#NeverForget 9/11

We remember the victims and families of victims of the terrorist attacks against the United States on September 11, 2001.

This ad titled "Freedom" originally aired in 2007 as part of Rudy Giuliani's 2008 presidential campaign. The ad features the candidate talking about the United States' response to the September 11 attacks. For more information please email pcc@ou.edu.



Labor Day

We hope you had a wonderful Labor Day! Please enjoy this snippet of Ronald Reagan giving a 1980 presidential campaign Labor Day speech. To view the material in its entirety please email pcc@ou.edu.


School Closures Cause Uproar

Due to several budget cuts, Oklahoma Public Schools are facing up to twenty elementary school closures in the upcoming year. The Oklahoman reported that Oklahoma City Public Schools Superintendent, Sean McDaniel, is calling this action the “Pathway to Greatness” plan, in an effort to better align the district’s facilities and resources with instructional needs.If this call of action goes as planned, many of these buildings will be used for after-school programming sites. In order to efficiently implement this plan, there will have to be a shift in grade structures.

Women Supporting Women!

On this 48th anniversary of the founding of the National Women’s Political Caucus, we commemorate the brave women that stood behind such an honorable and prestigious organization. These founders included Gloria Steinem, Betty Friedan, and Shirley Chisholm. Just one year prior, Congress failed to pass the Equal Rights Amendment, therefore, these three women united forces to become our nation’s political decision-makers on topics such as economic, legal, and social equity issues among women of our nation. “Founded in 1971, the National Women’s Political Caucus is the only national organization dedicated exclusively to increasing women’s participation in all areas of political and public life — as elected and appointed officials, as delegates to national party conventions, as judges in the state and federal courts, and as lobbyists, voters and campaign organizers.”1 Since the caucus’ founding, there has not only been a drastic growth in women who hold legislative positions, but also a positive shift in women’s’ rights for our nation. After all this time, the National Women’s Political Caucus is still the only national organization that focuses primarily on increasing women’s participation in all areas of not just political life, but public life as well.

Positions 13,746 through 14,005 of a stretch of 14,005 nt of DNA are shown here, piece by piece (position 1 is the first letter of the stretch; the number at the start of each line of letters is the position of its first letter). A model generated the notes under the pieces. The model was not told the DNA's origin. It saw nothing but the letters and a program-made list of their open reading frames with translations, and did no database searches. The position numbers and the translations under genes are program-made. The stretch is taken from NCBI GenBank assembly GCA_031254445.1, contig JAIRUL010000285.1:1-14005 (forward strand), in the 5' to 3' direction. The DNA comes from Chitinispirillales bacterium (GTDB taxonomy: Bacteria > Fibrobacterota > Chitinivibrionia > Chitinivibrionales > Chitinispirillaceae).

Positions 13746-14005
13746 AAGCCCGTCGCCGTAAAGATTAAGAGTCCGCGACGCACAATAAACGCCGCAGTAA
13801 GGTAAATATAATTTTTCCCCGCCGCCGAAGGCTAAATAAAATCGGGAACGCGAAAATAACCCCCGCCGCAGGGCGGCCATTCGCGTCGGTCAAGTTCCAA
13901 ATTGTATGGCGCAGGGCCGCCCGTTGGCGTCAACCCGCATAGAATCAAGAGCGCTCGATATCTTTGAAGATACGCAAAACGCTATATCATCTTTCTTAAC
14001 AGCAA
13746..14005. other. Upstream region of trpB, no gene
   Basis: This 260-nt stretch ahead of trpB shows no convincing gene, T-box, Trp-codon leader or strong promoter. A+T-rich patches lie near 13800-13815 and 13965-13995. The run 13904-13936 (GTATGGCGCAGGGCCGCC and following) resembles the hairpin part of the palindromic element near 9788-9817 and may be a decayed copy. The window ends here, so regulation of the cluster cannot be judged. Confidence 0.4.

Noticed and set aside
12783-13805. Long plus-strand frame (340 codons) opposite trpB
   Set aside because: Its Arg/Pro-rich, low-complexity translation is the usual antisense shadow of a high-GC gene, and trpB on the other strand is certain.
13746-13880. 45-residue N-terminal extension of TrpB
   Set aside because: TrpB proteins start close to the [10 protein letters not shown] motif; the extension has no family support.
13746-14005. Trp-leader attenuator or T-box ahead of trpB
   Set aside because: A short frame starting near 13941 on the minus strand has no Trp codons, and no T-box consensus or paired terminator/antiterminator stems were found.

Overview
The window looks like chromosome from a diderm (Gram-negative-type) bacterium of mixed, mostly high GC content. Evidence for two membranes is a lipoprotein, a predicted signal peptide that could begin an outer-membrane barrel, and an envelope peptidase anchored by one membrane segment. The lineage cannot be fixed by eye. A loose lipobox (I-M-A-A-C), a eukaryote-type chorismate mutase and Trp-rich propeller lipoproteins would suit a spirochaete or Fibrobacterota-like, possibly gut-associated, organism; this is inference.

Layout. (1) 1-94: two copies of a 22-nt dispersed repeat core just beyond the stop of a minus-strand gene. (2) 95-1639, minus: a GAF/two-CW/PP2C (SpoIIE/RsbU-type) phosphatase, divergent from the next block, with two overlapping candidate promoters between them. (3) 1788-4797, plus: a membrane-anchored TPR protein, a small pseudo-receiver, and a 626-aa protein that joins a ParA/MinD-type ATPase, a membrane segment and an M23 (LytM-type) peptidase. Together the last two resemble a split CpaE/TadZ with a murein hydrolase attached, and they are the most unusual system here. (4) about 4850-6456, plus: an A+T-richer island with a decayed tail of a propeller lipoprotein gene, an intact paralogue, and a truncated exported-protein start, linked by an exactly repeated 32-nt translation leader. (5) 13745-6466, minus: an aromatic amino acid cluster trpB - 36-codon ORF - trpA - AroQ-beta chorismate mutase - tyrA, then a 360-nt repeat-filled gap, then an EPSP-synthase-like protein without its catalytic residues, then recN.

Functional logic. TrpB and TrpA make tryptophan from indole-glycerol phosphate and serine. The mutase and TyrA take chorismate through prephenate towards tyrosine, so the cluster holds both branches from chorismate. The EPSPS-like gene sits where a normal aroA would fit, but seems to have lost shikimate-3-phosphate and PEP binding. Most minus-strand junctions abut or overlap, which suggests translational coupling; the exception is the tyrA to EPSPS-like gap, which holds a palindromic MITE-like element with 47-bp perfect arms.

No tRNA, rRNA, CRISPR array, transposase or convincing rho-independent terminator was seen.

Following the founding of the National Women's Political Caucus, Shirley Chisholm ran for office in 1972. Attached is one of her famous speeches accessed from our archives. She was the first black woman elected to the United States congress. She firmly believed in equality for all, and refused to surrender on her beliefs. What a fearless leader!

1. “About the Caucus” http://www.nwpc.org/history


Abby Sullivan, Summer Intern


Political and Physical Tools: Workers as a Voting Bloc in Political Advertisements

This is the first part of a series of research excerpts from a short essay, by myself, for my internship at the Political Communication Center, on the topic of Unions, Workers, and the representations a politician chooses to bring out to obtain the support of this constructed voting bloc. This essay is a reflection of my research into the portrayal of the working class through the 60’s and 70’s, and its role as a tool of political gain.